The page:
And since the grandchildren live in England, John and I also took a few days both in the countryside and in London before picking them up (since their school ends in late July) and taking them home again.


I took a very interesting distance course called Matter & Interactions last fall, which used a Momentum first approach, which seemed like an excellent way to structure physics curriculum. We also learned to use the VPython programming language to make small simulations of what we were learning. I wish the modeling curriculum were based on this structure, because it is a very intuitive way to present Newton's 3 Laws. I am continuing with the material of the second semester on my own, since there are videos of all the lectures online.
I'm now taking a MOOC through Stanford on Reading to Learn in Science, since so many of my students seem to have trouble comprehending content in what they read for science classes.


Of course all this learning was to give me a good basis for teaching science. I was offered a job as science teacher at a school for Independent Study, which unfortunately, turned out to be mostly desk-work, where students came in to take multiple-choice tests and then moved on to the next. The charter had developed an innovative NGSS-inspired Integrated Science curriculum, which would have involved teaching classes, but there were no available classrooms, and the teachers were very skeptical about it, so very few students were starting it.
Luckily, before Christmas I was offered a classroom job teaching General Physics, which I entered very enthusiastically. Starting to teach in the middle of the school year turned out to be an impossible situation, because the students already have expectations about the course that can be hard to change. The students had been taught science up to that point very traditionally, so it was a struggle to convince them that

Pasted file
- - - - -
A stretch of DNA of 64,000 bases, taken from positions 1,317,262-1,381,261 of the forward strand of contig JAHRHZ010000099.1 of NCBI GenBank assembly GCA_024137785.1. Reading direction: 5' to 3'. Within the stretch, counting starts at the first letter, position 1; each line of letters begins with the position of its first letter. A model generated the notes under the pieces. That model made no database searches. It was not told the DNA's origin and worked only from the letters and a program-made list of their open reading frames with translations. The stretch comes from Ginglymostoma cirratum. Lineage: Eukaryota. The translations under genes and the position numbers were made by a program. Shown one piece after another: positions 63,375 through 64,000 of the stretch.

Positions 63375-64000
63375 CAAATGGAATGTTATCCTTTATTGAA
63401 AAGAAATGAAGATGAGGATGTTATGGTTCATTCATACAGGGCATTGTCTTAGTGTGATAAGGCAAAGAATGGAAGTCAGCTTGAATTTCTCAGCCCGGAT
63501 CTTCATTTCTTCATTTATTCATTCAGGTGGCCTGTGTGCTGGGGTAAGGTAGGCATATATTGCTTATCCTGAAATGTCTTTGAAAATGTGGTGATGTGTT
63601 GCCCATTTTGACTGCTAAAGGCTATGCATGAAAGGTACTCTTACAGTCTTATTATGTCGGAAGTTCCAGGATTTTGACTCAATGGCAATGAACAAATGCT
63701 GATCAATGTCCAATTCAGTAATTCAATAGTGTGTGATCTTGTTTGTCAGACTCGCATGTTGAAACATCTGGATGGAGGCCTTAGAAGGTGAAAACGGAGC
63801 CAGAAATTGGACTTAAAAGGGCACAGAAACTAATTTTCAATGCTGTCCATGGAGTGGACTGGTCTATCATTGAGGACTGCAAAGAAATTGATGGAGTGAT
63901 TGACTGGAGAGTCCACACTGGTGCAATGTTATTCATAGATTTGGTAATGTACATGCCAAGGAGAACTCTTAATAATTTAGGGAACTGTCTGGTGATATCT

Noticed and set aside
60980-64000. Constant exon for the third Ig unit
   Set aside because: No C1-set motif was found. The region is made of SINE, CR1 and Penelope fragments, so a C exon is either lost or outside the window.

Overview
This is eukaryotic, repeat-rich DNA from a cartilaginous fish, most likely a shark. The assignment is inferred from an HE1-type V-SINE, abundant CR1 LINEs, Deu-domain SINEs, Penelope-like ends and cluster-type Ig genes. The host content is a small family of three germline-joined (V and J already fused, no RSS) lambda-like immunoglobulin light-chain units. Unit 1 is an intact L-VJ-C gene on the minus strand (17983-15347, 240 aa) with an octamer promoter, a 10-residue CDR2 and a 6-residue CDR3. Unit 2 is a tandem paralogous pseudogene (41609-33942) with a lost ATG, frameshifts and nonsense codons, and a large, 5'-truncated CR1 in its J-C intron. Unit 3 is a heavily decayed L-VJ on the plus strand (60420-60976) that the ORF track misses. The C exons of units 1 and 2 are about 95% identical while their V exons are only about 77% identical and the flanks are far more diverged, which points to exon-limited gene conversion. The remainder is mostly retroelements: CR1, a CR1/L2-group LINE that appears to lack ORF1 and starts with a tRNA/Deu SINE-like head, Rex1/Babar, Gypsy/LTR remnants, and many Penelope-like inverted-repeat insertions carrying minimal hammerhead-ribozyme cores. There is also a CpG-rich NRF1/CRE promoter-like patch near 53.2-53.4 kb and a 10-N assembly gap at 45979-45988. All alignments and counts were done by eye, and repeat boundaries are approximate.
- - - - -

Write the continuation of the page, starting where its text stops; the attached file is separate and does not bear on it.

1. science can be fun and you can learn something at the same time. 
  2. making mistakes is a good way to learn, if you try to learn from the mistakes. 
  3. you can help your fellow students by giving them constructive criticism (which is why Modeling teaches to ask respectful questions) 
  4. you don't have to learn many different formulas if you understand where the formulas come from. 
I used the Modeling curriculum, starting with Momentum to teach Newton's Laws, and supplementing with the VPython programs I'd done for my online course. We had a nice collection of Vernier equipment to use, so they got to play with some very advanced toys as well. Unfortunately, the District needed a definitive observation about a month after Christmas, when I was still in the process of convincing students all of the above, and the results (in district minds) were not up to par. So I left my students with the curriculum I'd planned for them in the hands of the best subs I could hope for, and now have time for my blog and courses again.
Some day I will find the school that is convinced that the NGSS is the future and that we need to prepare for it, and that hopefully will allow experimentation in methodology to find the best ways to encourage students to love science.